Cover Art Review: One of the most gorgeous cover’s I’ve seen! I love butterflies. This is one beautiful yet deadly butterfly. It’s very metaphorical. I love that the knives and the title are metallic. This cover is pretty symmetrical and simple, like Red Queen’s cover.
Shades of Darkness is a pretty interesting read, but super exciting. I think the best part of it is the setting. It set at an art boarding school callShades of Darkness is a pretty interesting read, but super exciting. I think the best part of it is the setting. It set at an art boarding school called Islington Arts Academy in northern Michigan, based off Interlochen Arts Academy outside Traverse City, an art school that the author attended. I actually camped at a KOA campground not to far from it, and of course I’ve been to Traverse City a few times. While I was reading the book I though maybe it was supposed to be in the Upper Peninsula, near Houghton, off Lake Superior. The specific location is never specified in the book, just “in the wood of northern Michigan, beside a lake.” It’s almost always snowing in the book. It’s true they get lots of snow up there.
I think it would be cool to attend a boarding school that’s art focus. I myself an in the school of art at NIU, getting my degree in Visual Communications (Graphic Design). I’ve taking some studio classes. I love painting, be I only use watercolor, gouache and sometimes acrylic. Kaira, the book’s main character, is an oil painter. She’s taking other studio classes, like silver-smithing too. She’s working on her senior thesis, which consists of paintings of tarot cards. Kaira is kind of quirky and dresses kind of strange, has magenta highlights, talks weird. She’s of Native American descent, but she was adopted. Her best friend is a gay guy named Ethan. He’s very sweet and funny and also an artist. He’s dating a bass player named Oliver. Ethan is the character that I believe the author based off himself.
There’s this guy named Chris, who likes Kaira, but she refuses to date since something bad happened to the last guy she dated. Chris is also a painter and is a truly nice guy. Kaira keeps seeing crow flocking around campus. She sees them a an omen for bad things. A student dies, and she believes something supernatural is going on. There’s a touch of Norse mythology woven in to the story that doesn’t become important till the end.
The story is kind of slow and repetitive. The word “gay” is over-used and I feel like we don’t need to be reminded of a character’s sexual identity constantly. Also, Kaira keeps saying she’s going to get a complex from something, or talking about how she came to the school to escape and that she’s used the workload as a distraction. It just gets so repetitive. There is a lot of humor and interesting dialogue though.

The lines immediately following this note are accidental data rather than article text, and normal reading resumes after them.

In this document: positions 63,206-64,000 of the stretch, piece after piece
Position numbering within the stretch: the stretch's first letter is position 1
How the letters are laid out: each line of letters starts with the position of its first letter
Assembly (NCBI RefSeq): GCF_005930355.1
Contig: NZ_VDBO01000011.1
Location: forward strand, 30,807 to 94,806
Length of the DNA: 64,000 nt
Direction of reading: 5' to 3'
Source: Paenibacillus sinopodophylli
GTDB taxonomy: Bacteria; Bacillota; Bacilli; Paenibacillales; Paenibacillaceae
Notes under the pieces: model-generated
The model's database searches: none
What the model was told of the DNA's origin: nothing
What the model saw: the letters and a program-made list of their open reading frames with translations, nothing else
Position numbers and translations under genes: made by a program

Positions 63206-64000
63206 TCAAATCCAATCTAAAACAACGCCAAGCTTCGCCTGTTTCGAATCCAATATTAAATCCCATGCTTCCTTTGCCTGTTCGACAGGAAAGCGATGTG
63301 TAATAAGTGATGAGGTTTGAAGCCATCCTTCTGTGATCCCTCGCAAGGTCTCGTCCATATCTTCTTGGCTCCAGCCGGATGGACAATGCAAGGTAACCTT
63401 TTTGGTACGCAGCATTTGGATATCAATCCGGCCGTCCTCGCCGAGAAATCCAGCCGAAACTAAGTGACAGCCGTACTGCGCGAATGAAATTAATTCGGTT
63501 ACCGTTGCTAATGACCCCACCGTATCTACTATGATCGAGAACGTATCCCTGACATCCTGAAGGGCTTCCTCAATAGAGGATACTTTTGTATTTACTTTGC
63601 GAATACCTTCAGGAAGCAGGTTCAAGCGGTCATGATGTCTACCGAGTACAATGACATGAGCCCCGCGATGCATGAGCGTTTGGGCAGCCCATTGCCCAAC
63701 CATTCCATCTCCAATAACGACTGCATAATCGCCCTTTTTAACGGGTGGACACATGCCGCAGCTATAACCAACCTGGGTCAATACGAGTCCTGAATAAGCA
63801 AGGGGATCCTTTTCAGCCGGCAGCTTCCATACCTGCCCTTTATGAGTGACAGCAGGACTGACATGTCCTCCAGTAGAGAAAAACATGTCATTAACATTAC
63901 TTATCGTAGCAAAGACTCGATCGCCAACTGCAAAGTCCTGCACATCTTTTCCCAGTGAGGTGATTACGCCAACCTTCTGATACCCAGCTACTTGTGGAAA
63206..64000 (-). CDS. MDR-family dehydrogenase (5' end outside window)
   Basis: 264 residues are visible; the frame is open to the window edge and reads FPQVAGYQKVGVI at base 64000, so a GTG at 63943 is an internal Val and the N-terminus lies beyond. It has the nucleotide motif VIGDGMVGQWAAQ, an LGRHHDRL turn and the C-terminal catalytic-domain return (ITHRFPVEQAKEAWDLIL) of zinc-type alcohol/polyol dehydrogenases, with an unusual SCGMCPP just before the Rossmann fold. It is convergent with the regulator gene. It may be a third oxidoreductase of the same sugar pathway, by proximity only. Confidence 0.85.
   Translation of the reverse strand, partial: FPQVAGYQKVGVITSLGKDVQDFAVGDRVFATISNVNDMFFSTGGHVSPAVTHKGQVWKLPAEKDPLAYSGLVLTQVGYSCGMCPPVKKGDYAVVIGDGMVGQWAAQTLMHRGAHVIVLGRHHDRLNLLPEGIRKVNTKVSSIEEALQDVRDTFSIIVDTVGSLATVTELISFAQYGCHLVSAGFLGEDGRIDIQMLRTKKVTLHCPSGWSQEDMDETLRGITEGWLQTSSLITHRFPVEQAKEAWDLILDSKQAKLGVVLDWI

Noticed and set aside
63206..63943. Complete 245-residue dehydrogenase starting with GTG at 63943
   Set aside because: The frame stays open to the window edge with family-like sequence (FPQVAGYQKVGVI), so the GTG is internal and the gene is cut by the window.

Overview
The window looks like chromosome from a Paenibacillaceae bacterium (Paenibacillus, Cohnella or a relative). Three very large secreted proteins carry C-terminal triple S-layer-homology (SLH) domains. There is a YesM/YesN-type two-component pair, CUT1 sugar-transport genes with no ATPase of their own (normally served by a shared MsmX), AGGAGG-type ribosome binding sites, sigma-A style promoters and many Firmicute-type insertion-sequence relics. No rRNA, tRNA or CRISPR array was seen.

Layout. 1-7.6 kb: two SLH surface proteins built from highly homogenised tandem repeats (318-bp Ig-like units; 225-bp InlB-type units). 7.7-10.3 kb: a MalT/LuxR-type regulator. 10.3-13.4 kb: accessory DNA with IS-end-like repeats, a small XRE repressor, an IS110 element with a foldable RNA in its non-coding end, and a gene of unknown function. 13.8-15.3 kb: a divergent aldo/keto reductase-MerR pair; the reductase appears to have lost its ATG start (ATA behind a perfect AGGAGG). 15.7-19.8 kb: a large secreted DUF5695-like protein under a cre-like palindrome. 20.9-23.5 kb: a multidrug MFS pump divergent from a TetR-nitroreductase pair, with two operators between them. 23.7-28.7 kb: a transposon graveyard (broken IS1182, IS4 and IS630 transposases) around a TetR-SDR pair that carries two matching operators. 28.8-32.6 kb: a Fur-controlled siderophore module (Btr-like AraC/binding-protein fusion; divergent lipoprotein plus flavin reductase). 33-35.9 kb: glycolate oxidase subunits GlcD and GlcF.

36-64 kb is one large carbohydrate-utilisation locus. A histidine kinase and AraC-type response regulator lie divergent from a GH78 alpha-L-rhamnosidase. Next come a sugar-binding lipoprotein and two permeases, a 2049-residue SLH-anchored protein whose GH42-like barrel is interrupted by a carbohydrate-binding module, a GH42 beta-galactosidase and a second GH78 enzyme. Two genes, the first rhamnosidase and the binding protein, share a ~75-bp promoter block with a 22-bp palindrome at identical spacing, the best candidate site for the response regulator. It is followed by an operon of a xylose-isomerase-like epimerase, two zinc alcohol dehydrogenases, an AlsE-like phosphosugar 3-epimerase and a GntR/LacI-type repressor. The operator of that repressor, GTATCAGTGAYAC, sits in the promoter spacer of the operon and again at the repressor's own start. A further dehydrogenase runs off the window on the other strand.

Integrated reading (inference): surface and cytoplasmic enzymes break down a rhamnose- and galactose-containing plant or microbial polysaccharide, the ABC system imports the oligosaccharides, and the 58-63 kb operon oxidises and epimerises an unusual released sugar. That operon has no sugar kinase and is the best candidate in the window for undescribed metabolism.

I recommend this series to fans of the House of Night series, Hex Hall, Vampire Academy, The Dark Elite series and any other boarding school books with supernatural elements of mystery.
Cover Art Review: I love this cover! I love any cover with the watercolor look. I tried painting like this before, but could never get this style of water color/ink down. The type treatment of the title is lovely too.
I won The Outliers as an ARC in a giveaway that I almost didn’t enter, so I was hesitant to even read this book. I wasn’t sure what the genera was. ReI won The Outliers as an ARC in a giveaway that I almost didn’t enter, so I was hesitant to even read this book. I wasn’t sure what the genera was. Realistic mystery? Sci-fi thriller? It’s a little bit of both. It’s very light on the sci-fi, which was okay. I really did enjoy the non-stop fast pace of this book. It made me feel a little anxious myself with all the crazy twists.
Wylie’s got an anxiety disorder. She panics, and sometimes even passes out when too stressed. Before this trip, she hadn’t left her house in three weeks. Her mom died a few months ago and she feels broken. Her brother Gideon seems to be the normal one, attending school, making jokes. Her father has almost become like a workaholic robot, so focused on her psychological research. Wylie’s best friend Cassie isn’t talking to her anymore. Cassie’s had serious binge drinking problems that only seemed to get worse.
Wylie’s friend Cassie is missing and suddenly starts sending her cryptic texts, one of which asks Wylie and Jasper to drive up north into Maine to rescue her. On the road, they run into trouble with the car, try hitch hiking, which also ends badly. A visit to the police only endangers them even more. It seems like every one is shady. Twist after twist and Wylie’s not sure who to trust except her own instincts.